Have you ever wondered exactly what it is that makes a cup of cold-brew coffee different from, say, a diner’s coffee? In this article, we’ll sneak a peek at the science behind the break time beverage taking the world by storm. Get ready – we’re about to go molecular! Read on for more info on Cold Brew Coffee Chemistry!
Down to the Grounds
Coffee starts out as a little green bean wherein resides a vast store of chemical building blocks that contribute to coffee’s great flavor. That little green bean will have to undergo an incredible process, though, before it becomes it gives these flavors up to coffee drinkers.
After the bean matures it gets picked, dried, roasted, and ground.. The ground beans are full of flavorful compounds brought to life through the roasting process – most of them natural acids and oils. These aromatic components are known as “coffee solubles” and they are largely responsible for coffee’s unique taste. The solubles interact with their environment before interacting with our taste buds, drawn out of the coffee grounds and dissolving into the water and eventually evaporating into the air. How easily they make this trip (their “solubility” in water or “volatility” to air) is a significant taste factor in the little green bean’s journey! Can you guess what influences that factor the most? (Hint: heat).
A Matter of Heat
That’s right, it’s temperature. The aromatic compounds that give coffee grounds their punch can either be coaxed or forced into your cup of joe, and this makes all the difference in the world to your taste buds. Hot water releases tons of solubles; the perfect point for dissolving coffee is around 200 degrees Fahrenheit. But it’s that same high temperature that causes other chemical changes to take place that make coffee taste bitter, and eventually go stale. Ever venture into the office break room late afternoon only to find a half pot of coffee just daring you to try it? Don’t! The oils in coffee go through a process called “oxidization” at higher temperatures. This is the same process that rusts metal. Oxidization breaks down the fat in oil into acids, souring the coffee while acids naturally found in coffee solubles undergo their own form of degradation at high temperatures, changing into different chemicals. One of the largest chemical changes that happens when coffee grounds meet hot water is chlorogenic acid’s transformation into quinic and caffeic acid, hence the bitter taste.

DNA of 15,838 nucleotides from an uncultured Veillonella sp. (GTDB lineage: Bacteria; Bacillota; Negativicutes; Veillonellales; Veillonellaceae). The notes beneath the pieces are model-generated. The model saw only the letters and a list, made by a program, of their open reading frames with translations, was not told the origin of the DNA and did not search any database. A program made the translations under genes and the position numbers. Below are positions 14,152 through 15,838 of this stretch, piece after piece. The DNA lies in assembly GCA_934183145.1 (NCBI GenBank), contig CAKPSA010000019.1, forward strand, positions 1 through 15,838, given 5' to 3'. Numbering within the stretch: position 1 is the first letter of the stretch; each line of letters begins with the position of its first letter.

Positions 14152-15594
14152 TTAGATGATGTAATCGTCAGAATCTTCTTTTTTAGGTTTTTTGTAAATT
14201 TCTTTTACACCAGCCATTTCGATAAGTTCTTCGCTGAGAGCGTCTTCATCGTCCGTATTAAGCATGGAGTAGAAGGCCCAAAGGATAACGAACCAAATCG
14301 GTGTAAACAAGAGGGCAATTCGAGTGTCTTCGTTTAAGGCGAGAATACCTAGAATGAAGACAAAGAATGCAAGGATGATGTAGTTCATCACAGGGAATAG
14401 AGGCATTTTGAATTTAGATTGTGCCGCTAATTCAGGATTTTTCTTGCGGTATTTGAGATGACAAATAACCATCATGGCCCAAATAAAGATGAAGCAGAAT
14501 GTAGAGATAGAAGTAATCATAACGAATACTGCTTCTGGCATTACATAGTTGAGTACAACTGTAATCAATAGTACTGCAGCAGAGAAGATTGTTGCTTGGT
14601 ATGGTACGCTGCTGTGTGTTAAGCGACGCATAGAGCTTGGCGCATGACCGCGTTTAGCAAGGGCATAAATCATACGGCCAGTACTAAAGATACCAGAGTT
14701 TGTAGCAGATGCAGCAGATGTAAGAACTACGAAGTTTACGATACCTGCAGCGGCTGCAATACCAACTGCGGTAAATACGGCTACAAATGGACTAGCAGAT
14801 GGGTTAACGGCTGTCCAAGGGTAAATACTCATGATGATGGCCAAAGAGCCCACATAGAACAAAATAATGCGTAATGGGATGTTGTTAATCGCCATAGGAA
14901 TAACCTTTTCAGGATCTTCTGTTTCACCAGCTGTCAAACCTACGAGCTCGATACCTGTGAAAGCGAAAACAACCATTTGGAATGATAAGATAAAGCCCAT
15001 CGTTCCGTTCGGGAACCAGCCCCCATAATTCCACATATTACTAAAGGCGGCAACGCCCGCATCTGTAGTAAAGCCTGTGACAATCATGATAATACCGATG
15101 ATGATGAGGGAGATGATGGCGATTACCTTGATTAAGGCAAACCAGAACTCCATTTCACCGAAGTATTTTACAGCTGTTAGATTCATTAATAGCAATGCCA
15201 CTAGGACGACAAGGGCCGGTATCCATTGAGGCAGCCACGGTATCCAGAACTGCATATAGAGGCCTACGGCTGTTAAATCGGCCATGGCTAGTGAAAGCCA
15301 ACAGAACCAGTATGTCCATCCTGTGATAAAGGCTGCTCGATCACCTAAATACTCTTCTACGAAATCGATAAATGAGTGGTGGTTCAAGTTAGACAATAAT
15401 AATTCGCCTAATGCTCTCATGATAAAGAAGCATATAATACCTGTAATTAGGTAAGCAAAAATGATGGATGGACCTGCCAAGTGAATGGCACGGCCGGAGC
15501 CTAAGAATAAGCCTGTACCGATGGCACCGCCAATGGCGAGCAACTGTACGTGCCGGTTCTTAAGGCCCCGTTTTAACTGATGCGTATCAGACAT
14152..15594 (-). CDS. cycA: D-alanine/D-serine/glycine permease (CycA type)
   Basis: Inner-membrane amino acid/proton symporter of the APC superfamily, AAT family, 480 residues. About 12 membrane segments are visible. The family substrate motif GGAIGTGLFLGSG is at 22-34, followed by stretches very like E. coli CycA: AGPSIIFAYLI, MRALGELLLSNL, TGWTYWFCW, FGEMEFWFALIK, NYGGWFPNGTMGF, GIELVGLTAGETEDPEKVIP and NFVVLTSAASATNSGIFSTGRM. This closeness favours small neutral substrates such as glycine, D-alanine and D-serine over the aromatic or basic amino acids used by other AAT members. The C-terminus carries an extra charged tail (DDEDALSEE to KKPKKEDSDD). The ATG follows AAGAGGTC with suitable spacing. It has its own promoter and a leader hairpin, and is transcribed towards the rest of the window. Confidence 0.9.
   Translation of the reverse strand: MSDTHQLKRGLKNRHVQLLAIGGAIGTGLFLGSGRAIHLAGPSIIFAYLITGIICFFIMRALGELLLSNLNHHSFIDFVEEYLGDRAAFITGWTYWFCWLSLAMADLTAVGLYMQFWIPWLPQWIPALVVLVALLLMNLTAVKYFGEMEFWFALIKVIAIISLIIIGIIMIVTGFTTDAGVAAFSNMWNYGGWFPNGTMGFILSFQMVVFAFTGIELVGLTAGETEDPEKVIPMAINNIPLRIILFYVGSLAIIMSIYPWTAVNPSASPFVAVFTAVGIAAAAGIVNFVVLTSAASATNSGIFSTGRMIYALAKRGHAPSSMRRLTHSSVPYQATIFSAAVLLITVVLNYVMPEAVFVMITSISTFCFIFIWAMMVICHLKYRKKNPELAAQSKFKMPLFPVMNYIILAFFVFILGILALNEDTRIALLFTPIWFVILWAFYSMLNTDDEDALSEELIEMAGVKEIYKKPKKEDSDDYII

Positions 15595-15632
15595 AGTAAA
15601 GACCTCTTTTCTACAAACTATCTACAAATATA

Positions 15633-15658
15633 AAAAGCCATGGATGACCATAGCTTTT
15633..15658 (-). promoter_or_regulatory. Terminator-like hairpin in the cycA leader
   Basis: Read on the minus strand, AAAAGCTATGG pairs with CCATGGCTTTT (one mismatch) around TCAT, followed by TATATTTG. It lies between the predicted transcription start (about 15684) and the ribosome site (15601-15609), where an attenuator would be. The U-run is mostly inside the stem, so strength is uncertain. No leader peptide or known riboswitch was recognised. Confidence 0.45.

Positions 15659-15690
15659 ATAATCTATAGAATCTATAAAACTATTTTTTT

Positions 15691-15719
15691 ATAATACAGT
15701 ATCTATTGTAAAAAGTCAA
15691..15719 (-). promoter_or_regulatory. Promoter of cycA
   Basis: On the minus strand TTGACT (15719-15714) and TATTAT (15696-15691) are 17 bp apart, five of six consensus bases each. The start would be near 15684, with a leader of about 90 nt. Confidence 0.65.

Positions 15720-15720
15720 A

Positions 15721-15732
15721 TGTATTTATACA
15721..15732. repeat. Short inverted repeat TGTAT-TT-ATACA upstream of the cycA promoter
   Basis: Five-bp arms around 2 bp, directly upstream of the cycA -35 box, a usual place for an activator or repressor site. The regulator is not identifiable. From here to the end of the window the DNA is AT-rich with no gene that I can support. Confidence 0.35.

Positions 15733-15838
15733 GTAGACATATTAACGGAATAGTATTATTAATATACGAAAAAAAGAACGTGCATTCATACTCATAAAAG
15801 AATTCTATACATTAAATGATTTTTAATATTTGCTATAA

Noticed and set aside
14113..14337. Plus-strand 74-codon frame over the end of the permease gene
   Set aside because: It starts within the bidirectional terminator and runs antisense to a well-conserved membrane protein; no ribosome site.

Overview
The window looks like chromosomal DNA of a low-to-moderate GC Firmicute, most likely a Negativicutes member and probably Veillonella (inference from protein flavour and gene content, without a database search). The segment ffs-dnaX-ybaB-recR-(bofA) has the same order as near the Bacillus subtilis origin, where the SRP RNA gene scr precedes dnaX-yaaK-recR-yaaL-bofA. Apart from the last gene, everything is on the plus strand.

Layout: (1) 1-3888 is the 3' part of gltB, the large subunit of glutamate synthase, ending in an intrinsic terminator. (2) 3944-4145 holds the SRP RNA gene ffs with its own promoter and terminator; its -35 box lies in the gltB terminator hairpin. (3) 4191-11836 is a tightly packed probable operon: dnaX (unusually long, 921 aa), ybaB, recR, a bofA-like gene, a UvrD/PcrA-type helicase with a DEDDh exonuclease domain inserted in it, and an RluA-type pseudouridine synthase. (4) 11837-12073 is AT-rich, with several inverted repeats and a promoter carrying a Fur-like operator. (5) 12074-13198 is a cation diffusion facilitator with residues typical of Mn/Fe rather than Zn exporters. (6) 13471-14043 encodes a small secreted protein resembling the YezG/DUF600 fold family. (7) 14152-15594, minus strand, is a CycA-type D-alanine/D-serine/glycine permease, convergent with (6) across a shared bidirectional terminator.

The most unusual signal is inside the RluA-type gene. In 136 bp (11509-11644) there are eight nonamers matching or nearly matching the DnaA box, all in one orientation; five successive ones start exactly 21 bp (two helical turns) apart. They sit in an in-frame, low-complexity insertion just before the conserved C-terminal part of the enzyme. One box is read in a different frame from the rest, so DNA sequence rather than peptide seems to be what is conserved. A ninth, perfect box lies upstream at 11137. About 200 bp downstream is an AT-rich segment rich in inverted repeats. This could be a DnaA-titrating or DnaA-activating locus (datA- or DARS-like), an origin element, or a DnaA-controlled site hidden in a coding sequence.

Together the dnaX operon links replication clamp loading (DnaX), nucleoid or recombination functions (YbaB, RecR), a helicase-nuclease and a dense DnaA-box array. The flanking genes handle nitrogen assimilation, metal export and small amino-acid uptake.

Slow and Low
So how to avoid a bitter brew? Brew your coffee in cold water. Steeping the grounds at a lower temperature for a longer time renders a drink with lots of tasty coffee solubles that remain undamaged by heat. The natural sugar that “carbonizes” in hot water for that nasty burnt taste, instead caramelizes into a rich, sweet flavor in cold water. Without quinic acid, coffee stays mellow and full-bodied rather than sharp and pungent: a flavor profile all its own!
Coffee earned a loyal following introducing a spring in our step and a unique experience for our taste buds. Doesn’t it only seem fair we’d give our little green bean the opportunity to deliver its very best? Brew cold.